Under King Leopold I, a liberal constitution enticed further large numbers of French exiles and other political refugees from across Europe. As only tax payers had a vote, and these were predominantly French, this new Belgian state functioned largely in French. Although all official decrees were in both Dutch and French, only the French versions had validity. Army officers were French speaking and Flemish/Dutch could not be used in higher Courts, as it was neither standardised or codified in Flanders but rather was comprised of a variety of local dialects. French, therefore was seen as a unifying force and the official language of government (national, regional and commune), paving the way for Walloonian economic migration.

During this period Brussels also emerged as a financial centre, working closely with the more industrialised Walloon region. This paved the way for the better educated French speakers to move to Brussels and cement French as the language of the middle classes. The late 1800s saw economic difficulties in Flanders and caused an influx into Brussels. As a means of improving ones social and employment prospects French became the language of choice for these new arrivals. The prestige of French continued to increase as it remained under the influence of Paris. The Parisian influence somewhat decreased following the defeat of the French to the Prussians. French domination eased further with the beginnings of recognition of the Dutch language. In 1840 Flemish intellectuals petitioned for the use of Flemish in courts and administration, however this suffered from a lack of popular support. In 1857 a government commission suggested similar proposals but again no action was taken. 1873 saw the first reform of the Belgian constitution allowing the use of Dutch in Dutch speaking areas – however not in Brussels. In 1878 Flemish Dutch became an official language; however the French retained the right to use their language in public administration and law in Flemish areas. Flemish dialects however continued to have very little prestige and the Nouveaux Riches looked down on their previous language.

Despite these increased language rights secured by the Flemish Movement in 1878-1910 the language continued to decline. Democratisation, stimulated by the workers movement was supported by French speaking progressive liberals. Learning French was seen by the Dutch working class as a means of overcoming the gap between the classes. Institutional structures not only allowed this Frenchification but actively encouraged it. For example, the Church, which until 1880 had supported the Dutch language community, now only used Dutch for early morning servant masses.

During WWI the Germans played the Flemish and French against each other allowing the sole use of Flemish in Flanders. During the 1930s the offspring of immigrants from Flanders to Brussels were no longer bilingual but French speakers. Between the Wars, Flanders was emptied of most of its French intellectual elite, largely to the benefit of Brussels. Economic depression in traditionally more industrial Wallonia also provided for an influx of middle-class French speakers. Both factors contributing to the Frenchification of the city post WWI.

3. Internal structuring of the City

Bilingual Brussels and political discord (1960 – 1989)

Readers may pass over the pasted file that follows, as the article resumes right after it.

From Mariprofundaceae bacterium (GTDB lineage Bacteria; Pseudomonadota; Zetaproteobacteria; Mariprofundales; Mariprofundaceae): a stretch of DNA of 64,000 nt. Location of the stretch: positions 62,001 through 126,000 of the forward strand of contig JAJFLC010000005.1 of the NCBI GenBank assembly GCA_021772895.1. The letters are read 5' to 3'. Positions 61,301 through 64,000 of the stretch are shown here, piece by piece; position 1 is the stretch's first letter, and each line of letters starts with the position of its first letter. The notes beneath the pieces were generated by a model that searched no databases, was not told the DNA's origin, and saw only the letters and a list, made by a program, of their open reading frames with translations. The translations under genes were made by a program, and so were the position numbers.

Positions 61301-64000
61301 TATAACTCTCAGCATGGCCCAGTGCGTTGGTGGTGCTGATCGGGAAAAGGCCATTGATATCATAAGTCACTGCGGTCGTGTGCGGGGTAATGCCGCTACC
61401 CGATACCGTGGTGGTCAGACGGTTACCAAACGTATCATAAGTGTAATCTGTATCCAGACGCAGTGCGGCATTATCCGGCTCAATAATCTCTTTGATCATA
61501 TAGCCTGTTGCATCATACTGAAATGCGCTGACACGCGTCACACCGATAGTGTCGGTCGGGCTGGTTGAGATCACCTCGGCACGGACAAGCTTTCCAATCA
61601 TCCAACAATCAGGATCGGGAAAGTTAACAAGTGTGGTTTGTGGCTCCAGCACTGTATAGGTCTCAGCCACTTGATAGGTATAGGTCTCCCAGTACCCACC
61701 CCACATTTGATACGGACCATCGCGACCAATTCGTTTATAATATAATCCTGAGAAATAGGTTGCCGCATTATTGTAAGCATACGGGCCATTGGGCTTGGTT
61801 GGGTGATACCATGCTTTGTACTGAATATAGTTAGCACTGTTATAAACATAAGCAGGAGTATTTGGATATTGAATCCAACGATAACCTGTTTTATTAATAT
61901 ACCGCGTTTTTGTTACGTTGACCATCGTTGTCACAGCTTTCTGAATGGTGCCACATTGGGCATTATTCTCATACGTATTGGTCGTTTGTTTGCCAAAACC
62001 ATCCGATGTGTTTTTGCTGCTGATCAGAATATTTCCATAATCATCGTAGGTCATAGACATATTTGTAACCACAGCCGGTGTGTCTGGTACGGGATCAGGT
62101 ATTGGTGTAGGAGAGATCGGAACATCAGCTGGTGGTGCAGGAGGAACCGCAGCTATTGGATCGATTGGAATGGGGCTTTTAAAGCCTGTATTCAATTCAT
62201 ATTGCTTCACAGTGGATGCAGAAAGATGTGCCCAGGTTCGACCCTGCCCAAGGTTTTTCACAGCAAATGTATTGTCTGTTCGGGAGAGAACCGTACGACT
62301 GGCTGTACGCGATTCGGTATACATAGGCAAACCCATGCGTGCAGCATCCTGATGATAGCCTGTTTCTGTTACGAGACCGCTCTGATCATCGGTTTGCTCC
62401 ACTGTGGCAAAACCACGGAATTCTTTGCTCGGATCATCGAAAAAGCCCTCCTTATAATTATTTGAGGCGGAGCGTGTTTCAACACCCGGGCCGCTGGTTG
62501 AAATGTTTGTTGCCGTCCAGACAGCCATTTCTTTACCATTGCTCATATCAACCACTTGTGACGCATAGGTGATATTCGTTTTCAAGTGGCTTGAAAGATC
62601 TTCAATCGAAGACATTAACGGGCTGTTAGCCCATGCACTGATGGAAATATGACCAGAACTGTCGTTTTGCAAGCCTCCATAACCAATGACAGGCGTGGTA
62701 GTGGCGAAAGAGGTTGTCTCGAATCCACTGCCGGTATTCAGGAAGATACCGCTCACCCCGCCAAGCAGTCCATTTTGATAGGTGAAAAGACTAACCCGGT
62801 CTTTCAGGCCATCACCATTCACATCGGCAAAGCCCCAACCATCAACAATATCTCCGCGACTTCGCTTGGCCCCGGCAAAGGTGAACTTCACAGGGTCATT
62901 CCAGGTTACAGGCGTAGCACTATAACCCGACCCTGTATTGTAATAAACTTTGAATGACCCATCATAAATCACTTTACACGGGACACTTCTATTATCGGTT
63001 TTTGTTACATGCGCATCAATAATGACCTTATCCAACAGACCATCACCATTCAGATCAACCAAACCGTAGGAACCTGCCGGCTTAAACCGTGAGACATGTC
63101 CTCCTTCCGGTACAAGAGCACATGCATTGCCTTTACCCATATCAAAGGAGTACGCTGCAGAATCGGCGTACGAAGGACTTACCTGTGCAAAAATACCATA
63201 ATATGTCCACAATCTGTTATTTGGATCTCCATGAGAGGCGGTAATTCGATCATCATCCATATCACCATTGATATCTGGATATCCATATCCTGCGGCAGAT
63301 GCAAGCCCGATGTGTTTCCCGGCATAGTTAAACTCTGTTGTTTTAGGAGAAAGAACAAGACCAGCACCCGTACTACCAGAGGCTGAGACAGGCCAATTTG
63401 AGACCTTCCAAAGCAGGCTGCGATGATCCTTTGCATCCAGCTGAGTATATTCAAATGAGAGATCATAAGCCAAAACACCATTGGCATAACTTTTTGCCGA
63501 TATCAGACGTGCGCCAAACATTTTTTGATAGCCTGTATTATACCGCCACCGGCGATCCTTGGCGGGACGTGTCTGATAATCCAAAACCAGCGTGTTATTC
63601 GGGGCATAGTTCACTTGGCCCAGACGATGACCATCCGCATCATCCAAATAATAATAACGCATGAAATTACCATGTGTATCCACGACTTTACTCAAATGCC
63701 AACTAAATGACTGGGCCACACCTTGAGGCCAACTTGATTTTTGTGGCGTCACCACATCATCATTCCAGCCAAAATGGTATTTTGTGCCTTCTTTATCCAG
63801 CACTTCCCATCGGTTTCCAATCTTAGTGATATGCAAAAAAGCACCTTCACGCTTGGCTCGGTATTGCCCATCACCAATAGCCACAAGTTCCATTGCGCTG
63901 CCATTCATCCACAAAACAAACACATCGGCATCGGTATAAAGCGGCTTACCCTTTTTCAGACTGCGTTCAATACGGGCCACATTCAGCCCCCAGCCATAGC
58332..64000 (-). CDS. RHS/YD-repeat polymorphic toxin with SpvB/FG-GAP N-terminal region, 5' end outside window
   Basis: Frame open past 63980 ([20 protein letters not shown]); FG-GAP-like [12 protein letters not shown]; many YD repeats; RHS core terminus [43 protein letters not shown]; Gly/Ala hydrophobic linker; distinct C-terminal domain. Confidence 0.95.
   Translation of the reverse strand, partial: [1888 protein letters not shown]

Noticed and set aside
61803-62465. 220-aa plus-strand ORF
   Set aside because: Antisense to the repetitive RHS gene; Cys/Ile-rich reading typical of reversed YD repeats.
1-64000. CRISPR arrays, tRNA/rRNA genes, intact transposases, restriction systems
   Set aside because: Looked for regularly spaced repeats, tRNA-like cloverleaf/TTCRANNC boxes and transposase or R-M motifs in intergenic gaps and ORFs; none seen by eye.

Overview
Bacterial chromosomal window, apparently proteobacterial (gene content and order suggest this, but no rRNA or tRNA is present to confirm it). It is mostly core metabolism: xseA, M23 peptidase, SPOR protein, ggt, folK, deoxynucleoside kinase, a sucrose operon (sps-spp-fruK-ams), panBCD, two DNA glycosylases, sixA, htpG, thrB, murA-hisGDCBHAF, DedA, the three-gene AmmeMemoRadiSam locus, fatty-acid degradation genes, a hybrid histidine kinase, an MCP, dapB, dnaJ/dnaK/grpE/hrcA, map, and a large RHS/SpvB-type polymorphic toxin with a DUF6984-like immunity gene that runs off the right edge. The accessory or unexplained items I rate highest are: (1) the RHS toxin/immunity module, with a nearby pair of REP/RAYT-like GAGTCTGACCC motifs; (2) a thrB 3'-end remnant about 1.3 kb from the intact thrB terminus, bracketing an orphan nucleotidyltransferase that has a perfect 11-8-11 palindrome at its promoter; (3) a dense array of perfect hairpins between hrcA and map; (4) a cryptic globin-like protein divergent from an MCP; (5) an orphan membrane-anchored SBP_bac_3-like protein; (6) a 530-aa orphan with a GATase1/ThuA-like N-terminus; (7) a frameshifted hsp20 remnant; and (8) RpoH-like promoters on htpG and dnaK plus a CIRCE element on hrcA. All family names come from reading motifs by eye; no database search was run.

With the coming together of the Flemish socialists and liberals, the Flemish People’s Movement (Vlaamse Volksbeweging) first secured a moratorium on language census and throughout 1961-2 organised a series of anti-French demonstrations. In 1963 it was agreed that ‘language facilities’ be provided in 6 neighbouring communes – but the French price for this was that the boundaries of Brussels be permanently fixed at 19. The Dutch language received greater representation within the administration where all civil servants were now to have at least an elementary knowledge of the other language, those having contact with the public were expected to have a greater understanding. Jobs were to be equally allocated to each language group. All communications with the public were to be in both languages. Dutch and French speakers were to be represented in the civil service at a 40:40 ratio with the remainder comprising of ‘bilinguals’.

In 1964 the Front Democratique des Francophone (FDF) political group emerged, as a result of a merger of French pressure groups encouraged by the Flemish marches. The FDF feared a bi-regional solution which would leave Brussels subsumed by Flanders. Thwarting this, they developed a strong Brussels identity, advocating a third region in Belgium – Brussels. Following the example of the Flemish socialists, monolingual parties became the norm in Brussels post 1970. In 1974 15% of the population had voted for Dutch-speaking parties, rising to 20% in 1979. In 1970, modifications to the constitution provided for the development of two cultural councils – and the devolvement of economic power to Flanders and Walloon regions. These reforms saw the Brussels Agglomeration established in 1971, as advocated by the French, with cultural matters remaining community competencies. The agglomeration council dealt with service provision – fire, refuse etc however it did not have the full status of a region until 1989. The FDF (francophone, now affiliated with Mouvement Reformeur MR) were the dominant party during this period. Although federalisation continued to develop in the rest of Belgium, it was not until 1989 that agreement was reached in Brussels. This agreement saw the introduction of formalised power-sharing with the Flemish minority gaining access to government ministries and also introducing a community based blocking minority in parliament.